World News Day

Taiwan: No paid time off for 8 years

| Updated on September 27, 2019 Published on September 27, 2019

According to Dave Patrick (extreme right), his employer has repeatedly failed to “notify part-time workers of their rights” and even “turned a blind eye even after the Department of Labor issued administrative fines to the school.” (Courtesy of Dave Patrick)

The Canadian English teacher told The China Post how he is taking his former employer to court for allegedly denying any paid time off for the past 8 years. (Courtesy of Dave Patrick)

Teacher Dave Patrick claims that Eagle American Institute used “deceiving contracts” to deny his rights for paid time off on a national holiday and annual leave, according to legal documents provided to The China Post. (Courtesy of Dave Patrick)

Is Taiwan ready for bilingual education? In light of the government’s new policy goal, many foreigners living in Taiwan have expressed concerns regarding the protection of their labour rights.

The government aims to turn Taiwan into a bilingual nation over the next ten years by attracting foreign teachers from across the Asia Pacific region.

 

Many cram schools, however, use “deceiving contracts” to deny foreigners rights for paid time off on weekends and national holidays. They also deny them any annual leave by forcing to sign for part-time jobs. This is the fallacy of Taiwan’s much-touted bilingual education and the “international perspective” local educators work so hard to foster.

Dave Patrick, a Canadian English teacher based in Taipei, told The China Post how he is taking his former employer to court for allegedly denying any paid time off for the past eight years.

The teacher claims that Eagle American Institute used “deceiving contracts” to deny his rights for paid time off on a national holiday and annual leave, according to legal documents provided to The China Post.

The contracts would mislead many foreigners to the responsibilities of a “full-time” contract in which the school’s duties would be limited to those of a “part-time” agreement, Patrick said.

According to the Ministry of Labor, Taiwan workers are entitled to seven days of annual leave after one year of work and 10 days after three years of employment.

Patrick reportedly asked the school for the overdue payments of the national holidays and annual leaves, but his actions were met with failure, frustration and “negative remarks,” bringing the purportedly friendly working environment of Taiwan into question .

After consulting Taiwan Legal Aid Foundation and the Department of Labor at Taipei City Hall, Patrick accused the school of hiring “part-time” teachers to do “full-time jobs” with the aim of “denying their rights for fair paid time off.”

Like most foreign nationals confronted with legal woes, however, Patrick said he found himself struggling in the process for too long while the school not only hurled abuse at the “non-salaried employee” but also denied his payments.

According to Patrick, his employer has repeatedly failed to “notify part-time workers of their rights” and even “turned a blind eye even after the Department of Labor issued administrative fines to the school.” Such reckless actions are behind his decision to take his former employer to court, he said.

Patrick added that foreign teachers should be better aware of their labor rights. “Many fellow coworkers are in the same situation,” he said, adding that this could be a widespread issue in Taiwan.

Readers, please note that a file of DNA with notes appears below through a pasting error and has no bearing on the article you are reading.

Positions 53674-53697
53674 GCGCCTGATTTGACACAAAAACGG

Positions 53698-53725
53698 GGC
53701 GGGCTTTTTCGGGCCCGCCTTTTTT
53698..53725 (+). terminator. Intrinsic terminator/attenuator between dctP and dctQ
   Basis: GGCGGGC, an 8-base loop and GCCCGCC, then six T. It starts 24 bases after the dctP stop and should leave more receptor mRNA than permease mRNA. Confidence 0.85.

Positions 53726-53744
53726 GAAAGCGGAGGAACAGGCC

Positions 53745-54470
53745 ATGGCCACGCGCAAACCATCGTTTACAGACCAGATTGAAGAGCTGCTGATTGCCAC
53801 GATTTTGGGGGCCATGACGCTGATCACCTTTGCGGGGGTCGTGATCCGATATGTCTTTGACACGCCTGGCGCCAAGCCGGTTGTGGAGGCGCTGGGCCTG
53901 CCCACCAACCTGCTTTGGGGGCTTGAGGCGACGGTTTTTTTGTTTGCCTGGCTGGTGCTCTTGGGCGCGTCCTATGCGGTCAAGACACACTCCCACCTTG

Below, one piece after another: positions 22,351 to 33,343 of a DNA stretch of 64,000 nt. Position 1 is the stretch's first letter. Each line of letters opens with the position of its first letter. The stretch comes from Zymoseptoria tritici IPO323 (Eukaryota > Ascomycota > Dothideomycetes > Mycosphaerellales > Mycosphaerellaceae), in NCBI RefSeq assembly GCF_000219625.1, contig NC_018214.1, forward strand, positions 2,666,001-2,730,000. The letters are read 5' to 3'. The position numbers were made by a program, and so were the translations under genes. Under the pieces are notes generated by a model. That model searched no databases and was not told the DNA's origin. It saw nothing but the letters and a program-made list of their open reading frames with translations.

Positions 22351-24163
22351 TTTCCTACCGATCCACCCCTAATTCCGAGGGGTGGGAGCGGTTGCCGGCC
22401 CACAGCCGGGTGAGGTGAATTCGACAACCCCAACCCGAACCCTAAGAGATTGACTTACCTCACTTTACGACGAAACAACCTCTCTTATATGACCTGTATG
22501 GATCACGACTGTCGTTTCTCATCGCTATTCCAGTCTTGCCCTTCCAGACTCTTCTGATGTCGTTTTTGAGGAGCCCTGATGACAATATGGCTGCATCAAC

This recent case is indeed far from an isolated one; it casts a spotlight on the inconsistencies between government policies, foreign culture, and public expectations.

According to various reports, Taiwan is at a critical time to shape the future of its human capital through education.

Many believe, however, that fostering bilingual education requires more than a top-down approach.

Authorities should put more emphasis on changing attitudes towards English learning in order to build a friendly working environment for foreign teachers.

This story by Jay Cho and Dimitri Bruyas was first published by The China Post

BEHIND THE STORY

Written in both English and Chinese, journalists Jay Cho and Dimitri Bruyas teamed up to inform Taiwan and its foreign residents about the alleged labour and tax abuses in English schools. The teacher, Dave Patrick, contacted Dimitri directly on Facebook through a special section in The China Post related to the foreign community in Taiwan. Since the publication of this story, Dave has won his case against the school, which paid him an undisclosed amount to quickly settle the issue. Many messages left on The China Post’s Facebook page show that his experience is not unusual.

His successful claim has helped set a precedent for other teachers experiencing the same exploitative situation of being hired on part-time contract despite performing full-time work. In a bid to prevent further cases, Patrick has filed complaints at Taipei’s Labour Department and National Tax Office to ensure that the authorities will continue their inquiry into alleged labour and taxes abuses at other branches of the English cram school despite his financial settlement. The inquiry is ongoing.

Published on September 27, 2019
  1. Comments will be moderated by The Hindu Business Line editorial team.
  2. Comments that are abusive, personal, incendiary or irrelevant cannot be published.
  3. Please write complete sentences. Do not type comments in all capital letters, or in all lower case letters, or using abbreviated text. (example: u cannot substitute for you, d is not 'the', n is not 'and').
  4. We may remove hyperlinks within comments.
  5. Please use a genuine email ID and provide your name, to avoid rejection.